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2023 was a Moving Year

2023 was a remarkable year for me and Peggy. I retired from San José State University after 28 years in the saddle there. I am now a Professor Emerita! We moved to Rochester, New York, to be near family and assist my Mom, the inimitable Dolores, in her continuing glorious dotage. This move also means we get to live near my sister Clara and bro-in-law Rick. It is wonderful to have more time with our amazing family. Every one of them is striving and accomplishing great things. My sister Clara has joined the ranks of academia the past few years, teaching nursing at Nazareth University in Pittsford (her fifth major career change, at all of which she has been fabulous!). The move and our proximity to Mom also means that we see more of my older sister Mary and her husband John, too, to discuss baseball and history. I have seen all my nieces and nephews, and almost all of my great-nieces and great-nephews in 2023! Our family has grown in 2023 with my niece Miranda’s engagement to Tim Carroll, who is so much fun, and my great-nephew John’s engagement to Belle, who has joined our family book club discussion group.


This year has been the most productive of my recent scholarly life. Four book reviews are but the tip of the iceberg. It was the year of Digital Humanities (DH) for me, featuring a new close colleague and collaborator, Nick Szydlowski, from the San José State Martin Luther King Jr. Library. Together we produced a permanent DH project hiving off from my study of the Canterbury Female Academy by “reassembling” the newspaper that supported Prudence Crandall, The Unionist. Please visit the site, which offers both serious historical research and a few touches of whimsy: The Unionist Unified.


The BIG achievement, though, was getting my full-length manuscript about Canterbury to the publisher, where it is now in production! It will emerge into the world in about nine months…there will be a cornucopia of announcements and links as the actual publication nears. The title is Schooling the Nation: The Success of the Canterbury Female Academy, to be published by University of Illinois Press, in a series on Race, Gender and Sexuality in American History. The book relates the narrative of how the white woman Prudence Crandall (1803-1890, Connecticut’s official state heroine) worked to fulfill the agenda set by Black women when she opened her select Academy to Black students in 1832, then changed the school to one for Black women only in 1833. While more Black women from across the northeast came to the school, which was sustained by a coalition of men and women, white and Black, the school’s opponents launched a campaign of legal and vigilante intimidation which continued for the 18 months of the school’s existence. What I was able to demonstrate is that, despite the brief lifespan of the school, many of the Black students became leaders in the struggle for Abolition and Black civil rights, and that the Canterbury school was thus a success, and a harbinger for a better vision of what America could be.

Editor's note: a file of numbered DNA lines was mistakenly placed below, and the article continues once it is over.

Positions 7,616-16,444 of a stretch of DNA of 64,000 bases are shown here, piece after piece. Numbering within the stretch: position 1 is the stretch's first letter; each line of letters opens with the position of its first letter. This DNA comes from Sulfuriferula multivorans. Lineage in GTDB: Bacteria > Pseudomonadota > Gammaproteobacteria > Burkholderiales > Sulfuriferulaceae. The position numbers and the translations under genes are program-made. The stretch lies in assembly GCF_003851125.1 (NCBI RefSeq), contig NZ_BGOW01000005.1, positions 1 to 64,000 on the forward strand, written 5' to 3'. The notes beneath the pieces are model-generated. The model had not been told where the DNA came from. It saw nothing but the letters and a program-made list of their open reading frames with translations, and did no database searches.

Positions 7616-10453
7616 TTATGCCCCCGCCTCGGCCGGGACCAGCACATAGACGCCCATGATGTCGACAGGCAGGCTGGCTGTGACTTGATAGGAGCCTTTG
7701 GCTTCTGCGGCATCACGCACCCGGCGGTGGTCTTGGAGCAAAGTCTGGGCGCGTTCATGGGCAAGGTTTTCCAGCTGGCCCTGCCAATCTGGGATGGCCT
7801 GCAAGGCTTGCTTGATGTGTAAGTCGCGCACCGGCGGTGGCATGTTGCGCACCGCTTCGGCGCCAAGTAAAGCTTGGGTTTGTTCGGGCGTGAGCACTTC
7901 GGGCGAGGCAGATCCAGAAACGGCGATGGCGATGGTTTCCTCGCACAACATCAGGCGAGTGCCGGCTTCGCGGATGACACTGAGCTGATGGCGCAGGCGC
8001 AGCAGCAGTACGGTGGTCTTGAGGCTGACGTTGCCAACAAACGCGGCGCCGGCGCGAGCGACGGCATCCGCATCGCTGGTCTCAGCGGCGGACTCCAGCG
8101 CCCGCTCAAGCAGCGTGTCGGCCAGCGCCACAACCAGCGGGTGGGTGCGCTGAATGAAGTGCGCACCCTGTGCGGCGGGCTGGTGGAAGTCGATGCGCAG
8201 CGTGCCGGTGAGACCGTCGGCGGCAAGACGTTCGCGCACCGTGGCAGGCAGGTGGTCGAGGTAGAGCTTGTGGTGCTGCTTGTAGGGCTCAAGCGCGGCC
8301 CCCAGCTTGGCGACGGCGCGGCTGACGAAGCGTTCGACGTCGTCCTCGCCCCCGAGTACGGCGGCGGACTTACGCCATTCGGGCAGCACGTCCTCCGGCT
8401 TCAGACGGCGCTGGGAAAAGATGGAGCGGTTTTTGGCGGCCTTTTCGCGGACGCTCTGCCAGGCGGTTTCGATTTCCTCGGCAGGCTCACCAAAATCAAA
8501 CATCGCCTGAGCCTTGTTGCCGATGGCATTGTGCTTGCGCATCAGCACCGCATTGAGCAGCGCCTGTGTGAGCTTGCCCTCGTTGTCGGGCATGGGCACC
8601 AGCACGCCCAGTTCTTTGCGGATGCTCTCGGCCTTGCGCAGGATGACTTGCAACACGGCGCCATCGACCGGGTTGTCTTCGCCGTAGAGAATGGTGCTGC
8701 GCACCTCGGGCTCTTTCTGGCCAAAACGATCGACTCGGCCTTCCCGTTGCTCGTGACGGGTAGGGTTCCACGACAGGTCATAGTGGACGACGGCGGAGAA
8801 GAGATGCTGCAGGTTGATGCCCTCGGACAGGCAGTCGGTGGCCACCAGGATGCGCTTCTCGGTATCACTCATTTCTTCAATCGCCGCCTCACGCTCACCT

I hope to do a lot of book touring with Schooling the Nation once it is out in the world. If you have a civic group, university campus, historical home, radio station – I will speak anywhere and everywhere about this. The idea of interracial cooperation, of following the lead of women and people of color, of understanding the high points of the past – all of these are important concepts in terms of helping us out of this morass in which we find ourselves as a society. We have lead time on this – looking to Fall 2024 and Spring 2025! I am not an expensive speaker to secure, either! I just want to get the message out there, and spark fertile minds.


In May my Mom had a fall that resulted in hospitalization and a very close brush with death. But she made a miraculous recovery, and now has entered into another phase of her life at St. John’s Home, where she regularly comments on how to improve the efficiency of the place. She has joined the resident council to advocate for herself and her fellow inhabitants! Patsy Cline visits her regularly, and has also found another phase of her career as a therapy dog, visiting many other residents along the way. But once she is with Mom, she settles in alongside Mom’s leg and sticks to her “pack leader” like glue. It is the sweetest thing.


Speaking of Patsy Cline, we have integrated her into our menagerie along with our cats Lyssa and Ipo. The animals are working out their own relation to each other. Patsy still begs the cats to play; they still decline. But some games of hide-and-seek-and-swat are being beta-tested. The cats have adjusted to apartment living; Patsy still has a difficult time figuring out why we don’t visit every door in every hallway.